AP Photo/Ahn Young-joon

The continuing COVID-19 crisis is costing lives around the world, and is also hitting economies. From job losses to business closings, a growing number of countries are sliding into deep recessions — and that includes in the Asia Pacific.

Reflecting on Hawaii's Mandatory 14-day Quarantine

Jul 23, 2020
Amy Nakamura / HPR

Hawaii Public Radio’s summer intern and Syracuse University student Amy Nakamura found herself sheltered for two weeks earlier this summer due to the state’s mandatory 14-day quarantine. Here she shares her experiences -- not least of all the day she was set free.

 

AP Photo/Sakchai Lalit

Thailand’s government plans to extend its state of emergency for another month—at least until the end of August. At the same time, officials have announced several steps to gradually open the country a bit more.

D. Ramey Logan / Wikimedia Commons

Prior to the COVID-19 crisis and shutdown, Hanauma Bay on Oahu drew approximately 3,000 people every day. The City & County of Honolulu closed the marine preserve back in March and the public has been asking when it will be reopened.

AP Photo/Rajanish Kakade

Public health professionals around the world continue to call for people to wear masks to help prevent the spread of COVID-19. But whether that appeal turns into a mandatory rule depends on government leadership in different communities, states, and countries. And that includes parts of the Asia Pacific.

<a href="https://www.plaghunter.com/marco-verch/" target="_blank">Marco Verch</a> under <a href="https://creativecommons.org/licenses/by/2.0/" target="_blank">Creative Commons 2.0</a>

Radford High School principal on fall reopening; Arkansas radio station brings info and music to Marshallese community; Alleged mob boss had well-documented life of crime; Horticulturist has prescription for healing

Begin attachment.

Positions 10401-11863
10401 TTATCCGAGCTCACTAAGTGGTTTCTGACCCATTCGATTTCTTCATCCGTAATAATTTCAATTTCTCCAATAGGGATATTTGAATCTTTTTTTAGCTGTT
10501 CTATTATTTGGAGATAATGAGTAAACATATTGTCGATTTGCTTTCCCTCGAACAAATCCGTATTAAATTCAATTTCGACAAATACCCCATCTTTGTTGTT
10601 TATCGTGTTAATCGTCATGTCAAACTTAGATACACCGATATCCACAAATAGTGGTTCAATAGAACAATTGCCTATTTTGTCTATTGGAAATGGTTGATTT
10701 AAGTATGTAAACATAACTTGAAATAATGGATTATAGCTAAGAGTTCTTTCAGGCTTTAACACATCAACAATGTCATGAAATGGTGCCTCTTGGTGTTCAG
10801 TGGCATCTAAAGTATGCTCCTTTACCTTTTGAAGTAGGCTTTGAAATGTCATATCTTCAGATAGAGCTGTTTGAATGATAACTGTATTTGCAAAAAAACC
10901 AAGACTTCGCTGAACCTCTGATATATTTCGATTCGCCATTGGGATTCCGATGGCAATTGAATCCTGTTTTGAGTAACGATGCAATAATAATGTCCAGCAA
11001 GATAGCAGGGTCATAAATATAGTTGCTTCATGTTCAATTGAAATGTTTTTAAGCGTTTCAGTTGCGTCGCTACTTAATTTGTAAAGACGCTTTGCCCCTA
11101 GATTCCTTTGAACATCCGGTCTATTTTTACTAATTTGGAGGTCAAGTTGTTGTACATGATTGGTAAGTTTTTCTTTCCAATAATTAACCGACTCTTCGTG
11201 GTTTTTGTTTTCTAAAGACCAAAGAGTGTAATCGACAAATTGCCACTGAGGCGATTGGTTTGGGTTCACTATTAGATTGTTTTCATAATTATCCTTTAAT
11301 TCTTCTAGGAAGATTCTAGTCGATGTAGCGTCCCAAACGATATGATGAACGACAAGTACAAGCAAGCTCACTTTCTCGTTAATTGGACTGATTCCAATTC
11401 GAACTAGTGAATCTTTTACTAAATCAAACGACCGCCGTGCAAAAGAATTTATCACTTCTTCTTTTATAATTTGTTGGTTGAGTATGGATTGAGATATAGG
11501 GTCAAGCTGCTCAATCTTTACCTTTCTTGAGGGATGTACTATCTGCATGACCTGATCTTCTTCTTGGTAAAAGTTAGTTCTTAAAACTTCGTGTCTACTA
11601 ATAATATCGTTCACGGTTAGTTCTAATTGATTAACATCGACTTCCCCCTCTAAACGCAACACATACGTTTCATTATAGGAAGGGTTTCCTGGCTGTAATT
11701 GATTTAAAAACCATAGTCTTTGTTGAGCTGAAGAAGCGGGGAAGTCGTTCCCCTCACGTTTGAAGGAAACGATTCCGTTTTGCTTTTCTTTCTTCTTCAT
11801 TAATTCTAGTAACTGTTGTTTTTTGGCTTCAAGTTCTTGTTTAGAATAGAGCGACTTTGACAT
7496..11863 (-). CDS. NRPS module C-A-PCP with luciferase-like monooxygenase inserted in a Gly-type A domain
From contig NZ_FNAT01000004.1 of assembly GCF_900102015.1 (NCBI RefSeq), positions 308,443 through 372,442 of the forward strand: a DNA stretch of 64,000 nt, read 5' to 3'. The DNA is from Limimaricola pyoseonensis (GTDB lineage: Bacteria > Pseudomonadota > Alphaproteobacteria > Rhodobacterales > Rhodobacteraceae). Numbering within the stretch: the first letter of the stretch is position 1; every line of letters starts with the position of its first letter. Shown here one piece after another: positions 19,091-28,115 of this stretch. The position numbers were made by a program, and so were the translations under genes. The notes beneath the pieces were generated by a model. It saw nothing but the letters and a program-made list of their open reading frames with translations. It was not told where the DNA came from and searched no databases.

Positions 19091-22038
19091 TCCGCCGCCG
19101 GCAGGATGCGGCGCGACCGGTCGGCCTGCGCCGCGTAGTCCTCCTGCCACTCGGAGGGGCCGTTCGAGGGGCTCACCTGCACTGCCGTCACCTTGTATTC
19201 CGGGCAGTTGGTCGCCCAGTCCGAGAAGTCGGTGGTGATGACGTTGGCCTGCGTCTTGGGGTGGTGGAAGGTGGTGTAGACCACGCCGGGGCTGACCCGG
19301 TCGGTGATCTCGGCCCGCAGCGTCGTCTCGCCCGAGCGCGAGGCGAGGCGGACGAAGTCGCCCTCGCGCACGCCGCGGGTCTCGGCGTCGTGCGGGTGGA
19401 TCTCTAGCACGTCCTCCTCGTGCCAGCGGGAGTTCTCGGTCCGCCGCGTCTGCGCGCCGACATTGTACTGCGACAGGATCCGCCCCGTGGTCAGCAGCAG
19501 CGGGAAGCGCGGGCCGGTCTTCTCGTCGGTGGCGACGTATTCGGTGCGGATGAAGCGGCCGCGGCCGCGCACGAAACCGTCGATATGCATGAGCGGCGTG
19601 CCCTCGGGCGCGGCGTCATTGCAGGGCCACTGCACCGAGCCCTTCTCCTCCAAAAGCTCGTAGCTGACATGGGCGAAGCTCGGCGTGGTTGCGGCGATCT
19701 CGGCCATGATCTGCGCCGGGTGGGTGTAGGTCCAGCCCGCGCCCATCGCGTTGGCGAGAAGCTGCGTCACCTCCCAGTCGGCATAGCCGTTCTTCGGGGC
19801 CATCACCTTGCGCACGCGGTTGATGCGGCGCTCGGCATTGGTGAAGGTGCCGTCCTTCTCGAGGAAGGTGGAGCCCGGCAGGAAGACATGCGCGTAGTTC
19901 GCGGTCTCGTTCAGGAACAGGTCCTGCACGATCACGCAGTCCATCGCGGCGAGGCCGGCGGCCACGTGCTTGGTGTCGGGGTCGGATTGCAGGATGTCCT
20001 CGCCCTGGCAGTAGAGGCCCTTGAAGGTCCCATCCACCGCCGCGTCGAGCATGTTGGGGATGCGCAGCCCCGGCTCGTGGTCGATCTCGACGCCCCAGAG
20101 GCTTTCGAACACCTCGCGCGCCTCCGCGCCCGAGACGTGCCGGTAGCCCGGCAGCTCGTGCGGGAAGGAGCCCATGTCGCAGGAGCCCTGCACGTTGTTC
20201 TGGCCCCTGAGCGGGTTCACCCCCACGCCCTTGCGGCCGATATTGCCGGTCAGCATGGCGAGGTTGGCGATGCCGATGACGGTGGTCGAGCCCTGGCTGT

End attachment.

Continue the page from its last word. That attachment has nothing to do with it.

AP Photo/YK Chan

Quarantine procedures are coming under closer review, and not only here in Hawaii. A key transit location in Southeast Asia is adjusting its policy beginning today.

Ryan Finnerty

U.S. and Thai soldiers took part in Hawaii’s largest ground-based military exercise of the year. Leader say appropriate measures were taken to prevent the spread of COVID-19.

Sgt. John Schoebel/Army National Guard via AP

FORT LAUDERDALE, Fla. — Teams of military medics were deployed in Texas and California to help hospitals deluged by coronavirus patients, as Miami area authorities began stepping up enforcement Friday of a mask requirement — echoing efforts in many parts of the world to contain surging infections.

Noe Tanigawa / Hawai'i Public Radio

It's been just over a month since Honolulu restaurants were allowed to reopen for dine-in service. So how are they doing?

AP Photo/Aaron Favila

One of the many areas where cases of the coronavirus are increasing is the Philippines. As the numbers climb, the challenges are especially intense for the capital city of Manila.

redlegsfan21/Wikimedia Commons / Creative Commons License 2.0

What to do about Hawaii's 14-day quarantine as we look down the road to reopen for more tourism, maybe on Sept. 1. Are we ready? We are just coming off a COVID briefing where lawmakers demanded answers to that very question. What more should we be doing? What are the legal lines around enforcement, testing and improving compliance?

AP Photo/Eric Gay

Health Department enforcing COVID guidelines at restaurants; The Long View with Neal Milner: Threats to America's voting system; Honolulu police deal with sexual abuse in its own ranks; Engaging young people to prevent Hawaii's brain drain; Kona family remembers 1918 flu pandemic, draws parallels to today

AP Photo/Eugene Hoshiko

The visitor industry is adjusting its expectations for the summer now that Governor David Ige has delayed the next stage of re-opening to travelers who test negative for the coronavirus. While that delay will last until at least September, a new phase of travel is now under consideration in Japan.